The petition was filed on August 27, 1927, but Canada’s Supreme Court passed a decision that women are not such persons! This judgement was overturned by the British Judicial Committee of the Privy Council on October 18, 1929. The case came to be known as the “Persons Case”. Although Canadian women (those who were British/Canadian citizens) had the vote in many provinces and in federal elections by 1929, the case was part of a larger drive for political equality. And, hence, October 18 is recognized each year in Canada (by women, at least) as Persons Day.

We still have a ways to go, although, to be fair, a few years ago we had an impressively large minority of premiers who were women. It sure didn’t last long!

Beatrice Worsley (1921-1972) Beatrice “Trixie” Worsley was the first female computer scientist in Canada. She received her Ph.D. degree from the University of Cambridge with Alan Turing and Douglas Hartree as advisers, the first Ph.D granted in what would today be known as computer science. With Alan Turing, can you imagine?! Oh, I would love to have known her.

Ursula Franklin (1921-2016) Ursula Franklin CC OOnt FRSC was a metallurgist, research physicist, author, and professor who taught at the University of Toronto for over 40 years. She was also an active pacifist and feminist, who wrote and spoke passionately and eloquently on both topics as well as on advances in her areas of science. One of my early female scientist role models when I was an undergrad at McGill.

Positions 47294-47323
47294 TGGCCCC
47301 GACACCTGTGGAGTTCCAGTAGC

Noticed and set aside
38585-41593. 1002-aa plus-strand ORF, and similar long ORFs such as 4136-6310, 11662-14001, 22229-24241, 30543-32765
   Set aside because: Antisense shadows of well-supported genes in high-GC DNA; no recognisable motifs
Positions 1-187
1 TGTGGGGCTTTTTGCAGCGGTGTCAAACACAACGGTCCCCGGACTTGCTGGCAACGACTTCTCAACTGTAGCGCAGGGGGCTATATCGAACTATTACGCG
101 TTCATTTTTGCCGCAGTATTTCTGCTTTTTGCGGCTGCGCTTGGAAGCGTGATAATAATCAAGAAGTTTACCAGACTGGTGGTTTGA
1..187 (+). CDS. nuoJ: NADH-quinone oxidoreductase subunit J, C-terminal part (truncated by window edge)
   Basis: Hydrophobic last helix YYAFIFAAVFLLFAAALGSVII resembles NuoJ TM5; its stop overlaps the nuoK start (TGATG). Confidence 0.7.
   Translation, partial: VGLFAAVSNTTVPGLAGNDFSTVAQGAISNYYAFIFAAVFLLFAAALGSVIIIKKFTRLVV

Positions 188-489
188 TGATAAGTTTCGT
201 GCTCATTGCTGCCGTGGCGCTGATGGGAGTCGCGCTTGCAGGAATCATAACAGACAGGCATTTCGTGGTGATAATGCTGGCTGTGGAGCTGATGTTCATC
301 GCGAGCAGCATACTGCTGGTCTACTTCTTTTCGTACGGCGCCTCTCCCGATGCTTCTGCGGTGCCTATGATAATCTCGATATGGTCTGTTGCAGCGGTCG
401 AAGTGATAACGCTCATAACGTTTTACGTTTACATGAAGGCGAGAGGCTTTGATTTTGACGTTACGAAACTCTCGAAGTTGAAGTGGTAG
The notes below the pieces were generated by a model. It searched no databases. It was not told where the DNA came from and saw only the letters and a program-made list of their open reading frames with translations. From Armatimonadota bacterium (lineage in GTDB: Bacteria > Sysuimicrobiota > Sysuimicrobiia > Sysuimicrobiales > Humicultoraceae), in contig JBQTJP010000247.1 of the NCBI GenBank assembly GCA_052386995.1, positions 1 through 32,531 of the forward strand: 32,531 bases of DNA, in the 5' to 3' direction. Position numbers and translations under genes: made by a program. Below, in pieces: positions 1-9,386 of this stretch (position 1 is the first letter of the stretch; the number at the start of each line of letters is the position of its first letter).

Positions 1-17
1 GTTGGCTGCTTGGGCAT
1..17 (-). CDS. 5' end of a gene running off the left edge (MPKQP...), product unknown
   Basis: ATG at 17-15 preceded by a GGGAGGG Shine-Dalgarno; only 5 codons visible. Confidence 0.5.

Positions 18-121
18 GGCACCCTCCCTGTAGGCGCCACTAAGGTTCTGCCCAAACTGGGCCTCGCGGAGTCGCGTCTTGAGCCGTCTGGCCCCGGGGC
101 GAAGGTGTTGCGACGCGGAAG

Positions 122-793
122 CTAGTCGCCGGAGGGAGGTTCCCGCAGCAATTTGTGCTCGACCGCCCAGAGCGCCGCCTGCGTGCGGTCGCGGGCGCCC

Alice Munro (1931- ) One of my very favourite of many favourite Canadian women authors. What a long list it is. But I’m not the only one who loves Alice Munro’s novels. Aside from winning numerous Governor-General Awards, the Giller Prize, and the Man Booker Prize, in 2013 she was honoured with the Nobel Prize for Literature.

Roberta Bondar (1945- ) Roberta Bondar was Canada’s first female astronaut and the world’s first astronaut who was a neurologist. After her astronaut career, she led an international team of researchers at NASA for more than a decade, examining data obtained from astronauts on space missions to better understand the mechanisms underlying the body’s ability to recover from exposure to space. Bondar’s research in space recovery considered the linkage to Parkinson’s disease in addition to other neurological effects.

Donna Strickland (1959- )  Donna Strickland, FRS CC is a Canadian optical physicist, pioneer in the field of pulsed lasers, and professor at the University of Waterloo. She was awarded the Nobel Prize in Physics in 2018, together with Gérard Mourou, for the practical implementation of chirped pulse amplification, one of only 3 women to have ever been awarded the Nobel Prize in Physics out of 215 prize winners to date. Dr. Strickland follows in the footsteps of my first female scientist role model, Marie Curie.

There are SOooo many more. Indigenous women activists and artists, Black women activists following in the footsteps of Viola Desmond, historians, athletes, writers, singers, environmentalists, politicians, business women, lawyers and judges, the contributions are endless. Our outstanding Canadian women need a book, not just a blog post.